Sixty nine Fluffy homes are still standing. Now we'll know which ones
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Sixty nine Fluffy homes are still standing. Now we'll know which ones

The ACT government will publish a list of Canberra's remaining Mr Fluffy homes in December, distinguishing publicly for the first time between the houses still standing and those that have been demolished.

Asbestos Response Taskforce executive director Bruce Fitzgerald told Mr Fluffy homeowners not participating in the government's buyback and demolition scheme of the move in a letter sent on Wednesday.

In the letter, Mr Fitzgerald said 954 of the 1023 Canberra homes affected by the potentially deadly asbestos had been demolished and removed from the affected residential premises register.

While the government published a public list of Mr Fluffy homes in 2015, the Asbestos Response Taskforce has maintained the affected residential premises register behind closed doors, leaving the public unaware of whether the homes listed publicly have been demolished or if they remain standing.

The government will publish the affected residential premises register on the Asbestos Response Taskforce website on December 6 and regularly update it as more homes are razed.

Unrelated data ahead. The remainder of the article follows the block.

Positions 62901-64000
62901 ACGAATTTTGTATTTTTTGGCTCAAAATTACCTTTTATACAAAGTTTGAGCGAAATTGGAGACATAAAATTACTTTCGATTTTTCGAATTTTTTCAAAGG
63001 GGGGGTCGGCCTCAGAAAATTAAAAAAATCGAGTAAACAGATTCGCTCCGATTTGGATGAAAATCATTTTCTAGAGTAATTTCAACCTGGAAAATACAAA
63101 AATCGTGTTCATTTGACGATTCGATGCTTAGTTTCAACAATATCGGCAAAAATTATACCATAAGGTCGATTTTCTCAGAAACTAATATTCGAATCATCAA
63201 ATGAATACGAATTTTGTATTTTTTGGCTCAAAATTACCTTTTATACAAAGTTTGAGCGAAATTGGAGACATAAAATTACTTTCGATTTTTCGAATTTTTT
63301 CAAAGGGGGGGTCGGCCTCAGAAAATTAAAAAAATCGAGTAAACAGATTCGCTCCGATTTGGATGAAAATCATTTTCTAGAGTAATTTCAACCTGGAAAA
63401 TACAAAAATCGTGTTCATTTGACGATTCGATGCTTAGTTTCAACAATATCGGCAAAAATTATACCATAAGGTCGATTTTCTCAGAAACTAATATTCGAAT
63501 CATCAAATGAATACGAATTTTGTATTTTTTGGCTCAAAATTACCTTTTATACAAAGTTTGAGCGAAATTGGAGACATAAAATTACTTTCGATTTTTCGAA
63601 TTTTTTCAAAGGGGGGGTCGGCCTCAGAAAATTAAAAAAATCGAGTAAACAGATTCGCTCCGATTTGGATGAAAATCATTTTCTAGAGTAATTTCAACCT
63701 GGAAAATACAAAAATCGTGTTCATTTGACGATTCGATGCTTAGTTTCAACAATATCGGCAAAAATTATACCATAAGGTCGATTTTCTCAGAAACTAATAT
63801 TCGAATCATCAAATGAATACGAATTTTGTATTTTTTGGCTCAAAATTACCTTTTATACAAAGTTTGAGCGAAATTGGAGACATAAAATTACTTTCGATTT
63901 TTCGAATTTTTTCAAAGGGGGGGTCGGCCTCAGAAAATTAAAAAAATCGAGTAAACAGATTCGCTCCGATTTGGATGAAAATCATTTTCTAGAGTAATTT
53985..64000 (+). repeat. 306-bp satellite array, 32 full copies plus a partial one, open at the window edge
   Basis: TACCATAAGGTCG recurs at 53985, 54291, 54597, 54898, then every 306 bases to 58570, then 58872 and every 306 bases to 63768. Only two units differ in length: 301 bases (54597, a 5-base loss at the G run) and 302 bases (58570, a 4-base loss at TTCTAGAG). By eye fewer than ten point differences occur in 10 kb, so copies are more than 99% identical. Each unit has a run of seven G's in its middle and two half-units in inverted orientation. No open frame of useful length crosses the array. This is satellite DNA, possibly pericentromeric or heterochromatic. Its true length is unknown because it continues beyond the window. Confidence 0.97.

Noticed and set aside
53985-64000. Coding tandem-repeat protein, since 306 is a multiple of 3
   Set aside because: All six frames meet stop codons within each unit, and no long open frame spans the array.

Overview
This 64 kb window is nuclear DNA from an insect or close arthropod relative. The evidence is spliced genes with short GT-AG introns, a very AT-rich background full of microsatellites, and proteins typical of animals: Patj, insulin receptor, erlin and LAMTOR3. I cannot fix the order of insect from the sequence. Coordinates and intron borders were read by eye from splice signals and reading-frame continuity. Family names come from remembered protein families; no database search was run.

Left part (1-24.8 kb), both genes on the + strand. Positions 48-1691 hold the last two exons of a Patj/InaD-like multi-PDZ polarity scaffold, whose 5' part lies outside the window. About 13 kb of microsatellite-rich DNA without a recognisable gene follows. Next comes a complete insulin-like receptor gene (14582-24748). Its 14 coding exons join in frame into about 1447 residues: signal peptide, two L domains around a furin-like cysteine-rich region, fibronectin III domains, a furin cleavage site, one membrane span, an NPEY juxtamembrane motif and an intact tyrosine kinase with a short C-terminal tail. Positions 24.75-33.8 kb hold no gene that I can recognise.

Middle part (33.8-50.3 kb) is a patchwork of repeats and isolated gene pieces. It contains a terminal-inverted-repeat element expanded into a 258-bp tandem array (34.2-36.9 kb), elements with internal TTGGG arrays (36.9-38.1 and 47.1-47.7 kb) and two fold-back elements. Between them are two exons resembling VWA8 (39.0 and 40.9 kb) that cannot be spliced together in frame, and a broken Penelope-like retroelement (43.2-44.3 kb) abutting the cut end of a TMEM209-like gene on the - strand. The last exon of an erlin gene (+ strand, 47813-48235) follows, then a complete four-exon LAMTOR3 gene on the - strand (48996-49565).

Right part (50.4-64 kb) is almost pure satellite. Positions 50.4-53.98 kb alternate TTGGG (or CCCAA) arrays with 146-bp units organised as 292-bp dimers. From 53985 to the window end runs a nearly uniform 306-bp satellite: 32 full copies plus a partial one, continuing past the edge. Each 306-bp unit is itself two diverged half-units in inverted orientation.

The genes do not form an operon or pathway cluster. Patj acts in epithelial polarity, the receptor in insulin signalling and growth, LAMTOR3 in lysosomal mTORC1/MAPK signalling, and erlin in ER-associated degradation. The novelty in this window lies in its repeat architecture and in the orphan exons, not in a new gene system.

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The original list of 1023 homes will remain publicly available.

"While demolition activity is slowing, it is important that the community and in particular tradespeople, remain aware of the presence and potential danger of loose-fill asbestos insulation," Mr Fitzgerald's letter to homeowners says.

Lorraine Carvalho, who owns one of the remaining Mr Fluffy homes, was not impressed by the letter.

"I see this as just another bit of intimidation to get us to sign over the property," she said.

Mrs Carvalho and her husband Leo refused to participate in the buyback and demolition scheme because they believe the government's offer for their property is unfair, and because three separate inspections have cleared living areas in her Lyons home of contamination.

Lorraine Carvalho and her husband Leo refused to participate in the buyback and demolition scheme

Lorraine Carvalho and her husband Leo refused to participate in the buyback and demolition schemeCredit:Elesa Kurtz

Mr Fitzgerald's letter was sent after the Sunday Canberra Times revealed the ACT government still has no policy in place to determine how it will deal with homeowners who have not participated in the voluntary buyback and demolition scheme, which the government hopes to wrap up by 2020.

"The ACT government’s position remains that properties affected by loose-fill asbestos insulation should be vacated as soon as possible, and that the only way to remove the physical, financial and social risks is through demolition," an ACT government spokesman said last month.

"The taskforce continues to work with homeowners and individuals affected by loose-fill asbestos insulation and will work to determine the best course of action between now and 2020."

Blake Foden is a reporter at the Sunday Canberra Times. He has worked as a journalist in Australia, New Zealand and the UK.